Marvin J. Ashton|May 3, 1987 Why don’t you have crosses on your buildings of worship? Why aren’t your chapels built in the shape of a cross? Why don’t you encourage your people to wear and display crosses? What is the Church’s policy toward crosses? From Matthew 16:24–25: Then said Jesus unto his disciples, If any man will come after me, let him deny himself, and take up his cross, and follow me. For whosoever will save his life shall lose it: and whosoever will lose his life for my sake shall find it. We in The Church of Jesus Christ of Latter-day Saints, in response to these questions, try to teach our people to carry their crosses rather than display or wear them. Over the centuries the cross has been recognized as a symbol of Christianity in the minds of millions. The Savior himself has given us the bread and water as emblems of his sacrifice and death. My message to you this day is take up your cross. Take yourself the way you are and lift yourself in the direction of the better. Regardless of where you have been, what you have done, or what you haven’t done, trust God, believe on him, relate to him, worship him as you carry your cross with dignity and determination. We save our lives by losing them for his sake. As you find yourself, you will find God. This is true. I declare that to you. It is his promise. Take up the real cross of Jesus Christ. What kind of cross do you bear? What is its shape, weight, size, or dimension? We all have them. Some are very visible, while others are not always evident. Sometimes the heaviest personal cross could be to carry no cross at all. Some crosses we bear are these (maybe you will relate to one or more): the cross of loneliness; the cross of physical limitations—the loss of a leg, an arm, hearing, seeing, mobility—obvious crosses (we see people with these crosses and admire their strength in carrying them with dignity); the cross of poor health; the cross of transgression; the cross of success; the cross of temptation; the cross of beauty, fame, or wealth; the cross of financial burdens; the cross of criticism; the cross of peer rejection. What if we are challenged with more than one cross? A beautiful young lady once said to me, “Elder Ashton, it just isn’t time for me to have another cross. I’m not quite used to the one I’m carrying now. How can I handle both?” Truly, suffering is part of our mortal existence, and suffering is not all bad. Hidden Crosses Today I’d like to talk in more detail about certain crosses in life that are real, but that are not always recognized or visible. Number one is the cross of the violated trust—on the part of a parent, a family member, a teacher, a bishop, a stake presidency member, a boyfriend, a classmate, a returned missionary, a girlfriend, and so on. Some of us let an act of mistrust on the part of someone close to us shatter our todays and tomorrows. A friend of mine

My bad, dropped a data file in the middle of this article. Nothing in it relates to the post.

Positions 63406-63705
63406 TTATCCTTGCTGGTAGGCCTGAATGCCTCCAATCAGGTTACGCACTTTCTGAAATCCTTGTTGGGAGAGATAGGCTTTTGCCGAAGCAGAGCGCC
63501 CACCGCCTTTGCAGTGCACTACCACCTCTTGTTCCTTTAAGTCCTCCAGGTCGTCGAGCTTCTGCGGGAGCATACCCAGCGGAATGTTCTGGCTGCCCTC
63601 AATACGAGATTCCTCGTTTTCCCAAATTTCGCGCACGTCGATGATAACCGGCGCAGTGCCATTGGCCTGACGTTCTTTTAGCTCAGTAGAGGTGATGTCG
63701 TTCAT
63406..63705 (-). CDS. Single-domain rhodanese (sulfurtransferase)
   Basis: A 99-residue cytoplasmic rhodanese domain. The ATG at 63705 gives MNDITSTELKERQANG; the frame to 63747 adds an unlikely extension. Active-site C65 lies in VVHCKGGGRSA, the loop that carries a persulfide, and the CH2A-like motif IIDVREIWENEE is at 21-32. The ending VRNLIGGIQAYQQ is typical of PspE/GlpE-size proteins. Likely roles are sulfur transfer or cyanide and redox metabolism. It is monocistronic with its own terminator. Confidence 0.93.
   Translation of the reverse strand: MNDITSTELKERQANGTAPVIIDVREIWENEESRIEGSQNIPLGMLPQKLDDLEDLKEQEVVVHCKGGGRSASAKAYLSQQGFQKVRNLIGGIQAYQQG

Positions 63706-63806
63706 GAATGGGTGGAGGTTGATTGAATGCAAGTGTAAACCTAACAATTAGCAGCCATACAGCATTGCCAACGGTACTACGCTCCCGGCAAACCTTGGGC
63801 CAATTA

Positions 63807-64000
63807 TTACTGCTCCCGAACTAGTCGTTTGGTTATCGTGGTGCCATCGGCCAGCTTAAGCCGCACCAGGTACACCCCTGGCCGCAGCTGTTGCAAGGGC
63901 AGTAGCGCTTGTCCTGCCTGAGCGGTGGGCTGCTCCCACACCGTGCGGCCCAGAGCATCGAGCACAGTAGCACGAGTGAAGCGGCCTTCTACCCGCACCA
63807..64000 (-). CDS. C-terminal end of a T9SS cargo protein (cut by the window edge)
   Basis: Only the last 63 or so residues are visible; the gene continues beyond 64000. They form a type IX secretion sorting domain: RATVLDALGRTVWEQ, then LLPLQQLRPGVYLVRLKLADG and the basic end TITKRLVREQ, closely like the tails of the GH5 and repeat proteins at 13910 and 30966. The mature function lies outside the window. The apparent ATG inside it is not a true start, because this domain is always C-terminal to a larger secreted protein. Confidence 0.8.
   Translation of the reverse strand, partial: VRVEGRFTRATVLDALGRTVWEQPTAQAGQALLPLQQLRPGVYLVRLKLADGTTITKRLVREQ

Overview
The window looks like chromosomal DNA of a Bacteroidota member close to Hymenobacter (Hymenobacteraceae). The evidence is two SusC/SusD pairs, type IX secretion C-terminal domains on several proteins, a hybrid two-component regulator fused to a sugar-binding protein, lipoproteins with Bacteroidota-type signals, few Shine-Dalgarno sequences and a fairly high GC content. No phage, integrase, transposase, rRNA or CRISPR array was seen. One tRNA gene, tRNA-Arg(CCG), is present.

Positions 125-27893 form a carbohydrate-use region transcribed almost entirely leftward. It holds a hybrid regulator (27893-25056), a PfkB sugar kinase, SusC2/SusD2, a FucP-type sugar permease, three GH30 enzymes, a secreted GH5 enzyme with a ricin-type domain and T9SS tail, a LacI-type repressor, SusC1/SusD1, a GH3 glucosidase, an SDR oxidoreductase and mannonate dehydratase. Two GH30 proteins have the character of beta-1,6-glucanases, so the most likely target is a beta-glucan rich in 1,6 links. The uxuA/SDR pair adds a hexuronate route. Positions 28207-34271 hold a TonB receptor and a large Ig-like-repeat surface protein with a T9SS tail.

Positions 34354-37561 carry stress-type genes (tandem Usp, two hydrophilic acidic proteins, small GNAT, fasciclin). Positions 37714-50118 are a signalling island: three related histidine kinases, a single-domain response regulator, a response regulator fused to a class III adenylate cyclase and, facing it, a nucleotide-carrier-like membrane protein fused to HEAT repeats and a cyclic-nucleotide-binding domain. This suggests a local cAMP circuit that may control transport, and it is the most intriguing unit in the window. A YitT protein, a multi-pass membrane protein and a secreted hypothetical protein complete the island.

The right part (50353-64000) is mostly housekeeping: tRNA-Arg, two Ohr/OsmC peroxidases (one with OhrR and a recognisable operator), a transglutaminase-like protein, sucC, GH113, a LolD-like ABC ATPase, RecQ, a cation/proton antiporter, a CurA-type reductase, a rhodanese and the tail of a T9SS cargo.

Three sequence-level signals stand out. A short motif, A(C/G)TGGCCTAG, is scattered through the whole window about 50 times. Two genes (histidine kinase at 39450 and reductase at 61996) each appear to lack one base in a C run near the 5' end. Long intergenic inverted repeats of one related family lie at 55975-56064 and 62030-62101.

Jeffrey R. Holland|Feb. 20, 1979 Thank you, President Oaks, and all of you. My thanks to Dean Clark for that beautiful prayer; I pray that it will be efficacious in my behalf. According to Brother Robert Webb and a recently published Richter scale of Provo popularity, my talks on this campus rate somewhere just between the Haun’s Mill massacre and a terminal case of acne. My goal this morning is to keep trying—keep moving forward, perhaps to take my rightful place with the rich flora and fauna of colorful Ethiopia. May I say, at the outset, that much of my message is intended to be seen against the backdrop of President’s Day, February’s reprieve of the winter doldrums and the annual commemoration of the births of, among others—including my wife—the two greatest presidents this republic has ever known. I am asking this morning that we look at your college decade (the seventies) and mine (the sixties) in the reflected light of a Washington and a Lincoln. As I speak, consider, if you will, their times and their trials and their gifts to us, and it will put your own world into clearer perspective. Everyone I know is mad at the 1970s. One commentator recently said if he had the chance he would promptly bid goodbye to the seventies—“a year too early,” he thought, “but not a moment too soon.” I presume that, with one year remaining in this decade’s contract, 1979 would be traded to the 1980s for a fixed sum plus six months of another year to be named in a later round of the draft. Of course, culture and history do not actually happen in decades; but we find it convenient to talk about them that way. Your parents like to speak of the twenties—you know, the Charleston—and some of you like to talk of the fifties—you know, the Fonz. And thus the seventies; full, some say, of forgettable faces, books no one could read, movies no one wanted to sit through. It has been suggested that the nicest thing which might be said of these last ten years is that they were sort of “factory seconds—the temporal equivalent of the Edsel.” A country that once thought it could rule the world now despairs of governing New York City. Has there indeed been some “souring of the national soul”? Professor Kenneth Kolson laments—and I quote— In this decade an epidemic of cynicism [has] spread through the country, . . . contaminating [our national institutions] and the reservoir of good will . . . built up among Americans over the centuries; [now] Main Street [U.S.A. has been rendered] the moral equivalent of Pompeii. Americans no longer revere the presidency; they believe that every interest is represented in Congress but the public interest; they even have little faith in the Justices of the Supreme Court. In 1964, 78% of a national sample . . . said that the government in Washington can be trusted to do what is right ‘always’ or ‘most of the time.’ By 1974 [the year of Watergate] this figure had shrive